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Comparing the Steelers receivers to the rest of the NFL

How valuable were the Steelers receivers?

NFL: Pittsburgh Steelers at Kansas City Chiefs Jay Biggerstaff-USA TODAY Sports

It’s easy to look at stat totals and judge players by where they rank based on those totals, but we all know that football is a team sport, and receivers rely heavily on the rest of the offense for their production. A decade ago I came up with a simple metric designed to rate receivers by their importance to the team they play for. I call it MVR (Most Valuable Receiver) and it isn’t hard to calculate.

If you don’t care how the metric works, feel free to skip over this next part.

MVR starts with a players receiving yards divided by team passing attempts. yards per team passing attempt is essentially an adjustment on yards per target based on how often the team they are on throws the ball. Obviously teams that throw the ball more give receivers more opportunity to gain stats. This simply accounts for that.
Then you add percentage of team passing touchdowns that player accounts for. Receiving touchdowns fluctuate by player much more than other receiving stats, they aren’t a great way to judge a receiver. But they are important. This metric looks at receivers by how much of the scoring load they carried, not just points scored. Since passing touchdowns correlate to offensive scheme and quarterback much more than the receiver, this is a good compromise on the value of scoring.

For an example, here’s the math on Cooper Kupp, the No. 1 receiver in MVR in 2021.

Cooper Kupp: 1,947 yards/607 team passing attempts = 3.21 yards per team attempt. 16 TDs/41 team TDs = 39% of team passing TDs. 3.21+0.39= 3.60 MVR.


MVR and the Pittsburgh Steelers

Here’s the top 10 receivers by MVR in the 2021 NFL season, and their rank in total receiving yards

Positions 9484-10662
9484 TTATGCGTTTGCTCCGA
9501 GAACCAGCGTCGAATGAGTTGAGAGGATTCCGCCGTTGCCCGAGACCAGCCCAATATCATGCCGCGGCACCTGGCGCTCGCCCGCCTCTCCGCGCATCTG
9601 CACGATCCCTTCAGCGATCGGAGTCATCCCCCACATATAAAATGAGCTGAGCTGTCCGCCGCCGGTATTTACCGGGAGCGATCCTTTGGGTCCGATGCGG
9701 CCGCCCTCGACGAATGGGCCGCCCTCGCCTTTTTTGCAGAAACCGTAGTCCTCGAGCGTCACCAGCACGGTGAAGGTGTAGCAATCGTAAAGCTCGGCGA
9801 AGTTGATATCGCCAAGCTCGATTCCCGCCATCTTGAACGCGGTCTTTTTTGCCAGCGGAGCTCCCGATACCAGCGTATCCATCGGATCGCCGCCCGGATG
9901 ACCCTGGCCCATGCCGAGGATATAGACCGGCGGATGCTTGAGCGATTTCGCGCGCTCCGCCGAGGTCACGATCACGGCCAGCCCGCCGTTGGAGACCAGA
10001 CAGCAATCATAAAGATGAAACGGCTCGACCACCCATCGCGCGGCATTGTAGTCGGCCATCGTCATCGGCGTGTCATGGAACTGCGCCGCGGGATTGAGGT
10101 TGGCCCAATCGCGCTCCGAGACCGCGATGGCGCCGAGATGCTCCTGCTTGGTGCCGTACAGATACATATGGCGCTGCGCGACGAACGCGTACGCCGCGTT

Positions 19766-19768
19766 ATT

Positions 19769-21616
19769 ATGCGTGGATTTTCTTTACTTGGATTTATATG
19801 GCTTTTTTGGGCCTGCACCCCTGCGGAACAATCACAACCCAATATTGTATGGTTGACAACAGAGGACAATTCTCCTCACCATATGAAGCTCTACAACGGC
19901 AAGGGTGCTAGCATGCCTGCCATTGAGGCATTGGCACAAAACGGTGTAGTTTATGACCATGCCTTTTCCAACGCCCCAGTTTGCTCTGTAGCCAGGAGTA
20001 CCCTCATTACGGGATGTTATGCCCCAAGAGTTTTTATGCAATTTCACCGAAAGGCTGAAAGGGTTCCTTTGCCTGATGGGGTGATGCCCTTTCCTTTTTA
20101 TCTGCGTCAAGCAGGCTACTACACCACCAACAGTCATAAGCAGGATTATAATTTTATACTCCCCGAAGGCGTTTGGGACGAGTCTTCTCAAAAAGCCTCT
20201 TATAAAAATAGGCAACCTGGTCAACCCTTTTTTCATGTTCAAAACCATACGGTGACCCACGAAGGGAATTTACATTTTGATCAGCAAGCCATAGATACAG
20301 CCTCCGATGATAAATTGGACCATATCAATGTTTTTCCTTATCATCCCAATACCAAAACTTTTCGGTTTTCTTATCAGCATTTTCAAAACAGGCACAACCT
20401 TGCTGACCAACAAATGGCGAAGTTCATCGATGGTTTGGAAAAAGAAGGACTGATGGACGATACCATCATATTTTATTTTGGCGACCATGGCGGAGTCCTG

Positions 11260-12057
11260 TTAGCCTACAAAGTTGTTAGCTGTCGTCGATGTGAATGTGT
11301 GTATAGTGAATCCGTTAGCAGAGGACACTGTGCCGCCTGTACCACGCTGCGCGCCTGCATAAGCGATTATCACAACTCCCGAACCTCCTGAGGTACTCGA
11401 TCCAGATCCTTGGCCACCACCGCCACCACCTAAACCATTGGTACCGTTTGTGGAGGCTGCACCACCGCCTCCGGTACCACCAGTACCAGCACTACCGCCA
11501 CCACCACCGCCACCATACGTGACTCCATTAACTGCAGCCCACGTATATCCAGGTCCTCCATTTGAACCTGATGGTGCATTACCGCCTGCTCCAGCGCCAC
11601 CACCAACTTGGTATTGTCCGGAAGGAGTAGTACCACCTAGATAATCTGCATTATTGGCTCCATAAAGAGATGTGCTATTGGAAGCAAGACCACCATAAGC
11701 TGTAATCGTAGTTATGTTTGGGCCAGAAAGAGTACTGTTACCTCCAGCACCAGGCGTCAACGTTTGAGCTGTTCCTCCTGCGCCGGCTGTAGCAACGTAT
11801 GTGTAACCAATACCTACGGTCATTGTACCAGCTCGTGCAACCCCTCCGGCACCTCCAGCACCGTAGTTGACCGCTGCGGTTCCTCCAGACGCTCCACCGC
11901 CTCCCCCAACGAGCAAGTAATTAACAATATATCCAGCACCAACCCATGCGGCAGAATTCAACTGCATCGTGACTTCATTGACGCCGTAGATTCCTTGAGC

1. Cooper Kupp: 3.60 (#1)
2. Ja’Marr Chase: 2.98 (#4)
3. Justin Jefferson: 2.97 (#2)
4. Deebo Samuel: 2.96 (#5)
5. Davante Adams: 2.90 (#3)
6. Mark Andrews: 2.66 (#6)
7. Tyler Lockett: 2.64 (#9)
8. D.K. Metcalf: 2.35 (#28)
9. Michael Pittman Jr.: 2.30 (#18)
10. D.J. Moore: 2.22 (#11)

Cooper Kupp stood out above all the other receivers in the NFL in 2021, while the next four stood out from everyone below them on the list. After that there are a few surprises. Both Tyler Lockett and D.K. Metcalf jump up the charts. That’s because the Seattle Seahawks threw the ball the second fewest times of any NFL team, so they were competing for fewer passes. The two Seattle receivers accounted for 49.8% of team targets. Defenses knew the ball was going to one of those two, and yet they still produced.

Three receivers finished in the top ten in yards and yet missed the top ten in MVR.

Tyreek Hill: Seventh in yards, 18th in MVR (2.08)

Stephon Diggs: Eighth in yards, 14th in MVR (2.15)

Diontae Johnson: Tenth in yards, 17th in MVR (2.10)

Those three receivers were part of extremely high volume offenses, with KC 2nd, Pittsburgh 4th and Buffalo 5th in team pass attempts, and didn’t produce enough to offset that volume.

Diontae Johnson dropped from 10th in yards to 17th in MVR, how did other Steelers fare?

Chase Claypool: 35th in yards, 51st in MVR (1.38)
Pat Freiermuth: 88th in yards, 79th in MVR (1.05)
Najee Harris: 96th in yards, 102nd in MVR (0.83)
Ray-Ray McCloud: 135th in yards, 139th in MVR (0.42)

142 players qualified for this list with a requirement of 34 receptions (2 per week average)

Pat Freiermuth was the only Steeler to rank higher in MVR than in yards, and that is because at his level of production he had a ridiculously high touchdown share. If you compare target percentage to touchdown percentage, Pat Freiermuth ranked 4th in the entire NFL in increased importance on touchdown passes.